Article

How many Orai’s does it take to make a CRAC channel?

Department of Pharmacology and Physiology, University of Rochester Medical Center, Rochester, NY 14642, USA.
Scientific Reports (Impact Factor: 5.58). 06/2013; 3:1961. DOI: 10.1038/srep01961
Source: PubMed

ABSTRACT

CRAC (Calcium Release-Activated Calcium) channels represent the primary pathway for so-called "store-operated calcium entry" - the cellular entry of calcium induced by depletion of intracellular calcium stores. These channels play a key role in diverse cellular activities, most noticeably in the differentiation and activation of Tcells, and in the response of mast cells to inflammatory signals. CRAC channels are formed by members of the recently discovered Orai protein family, with previous studies indicating that the functional channel is formed by a tetramer of Orai subunits. However, a recent report has shown that crystals obtained from the purified Drosophila Orai protein display a hexameric channel structure. Here, by comparing the biophysical properties of concatenated hexameric and tetrameric human Orai1 channels expressed in HEK293 cells, we show that the tetrameric channel displays the highly calcium-selective conductance properties consistent with endogenous CRAC channels, whilst the hexameric construct forms an essentially non-selective cation channel.

    • "Further studies analyzing the permeation properties of the Orai1 channel reported that the hexameric hOrai1 is permeable to Ca 2+ as well as to monovalent cations in the presence of divalent cations, while the tetrameric channel displays the highly Ca 2+ -selective conductance characteristic of endogenous CRAC channels [42]. Further crystallographic studies are needed to determine the stoichiometry of native hOrai1. "
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    ABSTRACT: The ion Ca(2+) is a ubiquitous second messenger that mediates a variety of cellular functions. Dysfunction of the mechanisms involved in Ca(2+) homeostasis underlies a number of pathological processes, including cancer. Store-operated Ca(2+) entry (SOCE) is a major mechanism for Ca(2+) entry modulated by the intracellular Ca(2+) stores. The Ca(2+)-selective store-operated current (ICRAC) is mediated by the endoplasmic reticulum (ER) Ca(2+) sensor STIM1 and the store-operated Ca(2+) (SOC) channel Orai1, while other non-selective cation currents (ISOC) involves the participation of members of the canonical transient receptor potential (TRPC) channel family, including TRPC1. Distinct isoforms of the key components of SOCE have been described in mammalian cells, STIM1 and 2, Orai1-3 and TRPC1-7. In cancer cells, SOCE has been reported to play an important role in cell cycle progression and proliferation, migration, metastasis and evasion of apoptosis. Changes in the expression of the key elements of SOCE and Ca(2+) homeostasis remodelling have been account to play important roles in the phenotypic changes observed in transformed cells. Despite there are differences in the expression level of the molecular components of SOCE, as well as in the relevance of the STIM, Orai and TRPC isoforms in SOCE and tumorigenesis among cancer cell types, there is a body of evidence supporting an important role for SOCE underlying the phenotypic modifications of cancer cells that propose STIM and the SOC channels as suitable candidate targets for future prognostic or therapeutic strategies.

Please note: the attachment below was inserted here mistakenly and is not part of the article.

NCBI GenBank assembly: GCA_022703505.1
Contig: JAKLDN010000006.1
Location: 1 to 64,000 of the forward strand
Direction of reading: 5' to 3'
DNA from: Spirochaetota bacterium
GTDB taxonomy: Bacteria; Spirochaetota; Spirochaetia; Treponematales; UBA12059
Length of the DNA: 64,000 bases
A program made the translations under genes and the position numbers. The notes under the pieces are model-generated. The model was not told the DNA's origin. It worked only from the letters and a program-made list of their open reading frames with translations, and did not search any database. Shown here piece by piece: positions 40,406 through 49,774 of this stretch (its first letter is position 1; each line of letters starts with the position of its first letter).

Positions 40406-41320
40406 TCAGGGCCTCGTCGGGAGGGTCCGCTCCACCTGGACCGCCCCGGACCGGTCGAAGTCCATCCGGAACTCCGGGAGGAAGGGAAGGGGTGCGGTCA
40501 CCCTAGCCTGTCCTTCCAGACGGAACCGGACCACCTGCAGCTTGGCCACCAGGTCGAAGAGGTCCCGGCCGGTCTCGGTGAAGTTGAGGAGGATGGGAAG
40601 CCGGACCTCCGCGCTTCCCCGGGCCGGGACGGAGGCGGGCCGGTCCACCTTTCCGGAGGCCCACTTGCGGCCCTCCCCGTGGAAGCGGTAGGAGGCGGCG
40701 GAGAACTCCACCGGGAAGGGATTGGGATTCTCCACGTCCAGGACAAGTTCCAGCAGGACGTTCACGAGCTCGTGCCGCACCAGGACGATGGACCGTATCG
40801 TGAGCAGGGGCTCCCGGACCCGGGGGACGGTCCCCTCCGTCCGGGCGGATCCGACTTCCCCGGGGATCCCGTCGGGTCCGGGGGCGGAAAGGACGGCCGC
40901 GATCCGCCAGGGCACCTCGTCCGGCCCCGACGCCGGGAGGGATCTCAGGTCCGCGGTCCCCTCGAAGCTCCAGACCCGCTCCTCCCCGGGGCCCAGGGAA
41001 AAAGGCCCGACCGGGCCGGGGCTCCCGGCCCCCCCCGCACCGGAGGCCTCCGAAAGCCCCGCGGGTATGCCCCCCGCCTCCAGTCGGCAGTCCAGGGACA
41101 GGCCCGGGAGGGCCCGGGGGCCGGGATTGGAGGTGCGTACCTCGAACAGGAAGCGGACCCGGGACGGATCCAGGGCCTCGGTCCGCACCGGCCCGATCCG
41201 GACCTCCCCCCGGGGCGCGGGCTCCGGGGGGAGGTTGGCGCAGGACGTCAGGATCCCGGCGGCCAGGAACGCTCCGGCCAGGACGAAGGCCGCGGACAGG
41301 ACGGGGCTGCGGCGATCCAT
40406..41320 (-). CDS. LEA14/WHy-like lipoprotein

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    ABSTRACT: STIM1 and Orai1 are two essential components of the calcium release-activated calcium (CRAC) channel. Recently, distinct stoichiometries of STIM1 to Orai1 in assembling CRAC channels are proposed based on different techniques, such as single-molecule bleaching, biochemistry, crystallography, and concatenated constructs for electrophysiological experiments. Here, we review in detail these experiments as well as the strength and weakness of methods used. We propose that the tetrameric Orai1 is the pore for the resting and activated CRAC channel, where from two to eight STIM1 proteins open the channel in a graded manner.
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    ABSTRACT: The discovery of the Orai proteins, and the identification of STIM1 as the molecule that regulates them, was based on their role in the agonist-activated store-operated entry of calcium via the CRAC channels. However, these same proteins are also essential components of the ARC channels responsible for a similar agonist-activated, but store-independent, arachidonic acid-regulated entry of calcium. The fact that these 2 biophysically similar calcium entry pathways frequently co-exist in the same cells suggests that they must each possess different features that allow them function in distinct ways to regulate specific cellular activities. This review begins to address this question by describing recent findings characterizing the unique features of the ARC channels-their molecular composition, STIM1-dependent activation, and physiological activities-and the importance of defining such features for the accurate therapeutic targeting of these 2 Orai channel subtypes.
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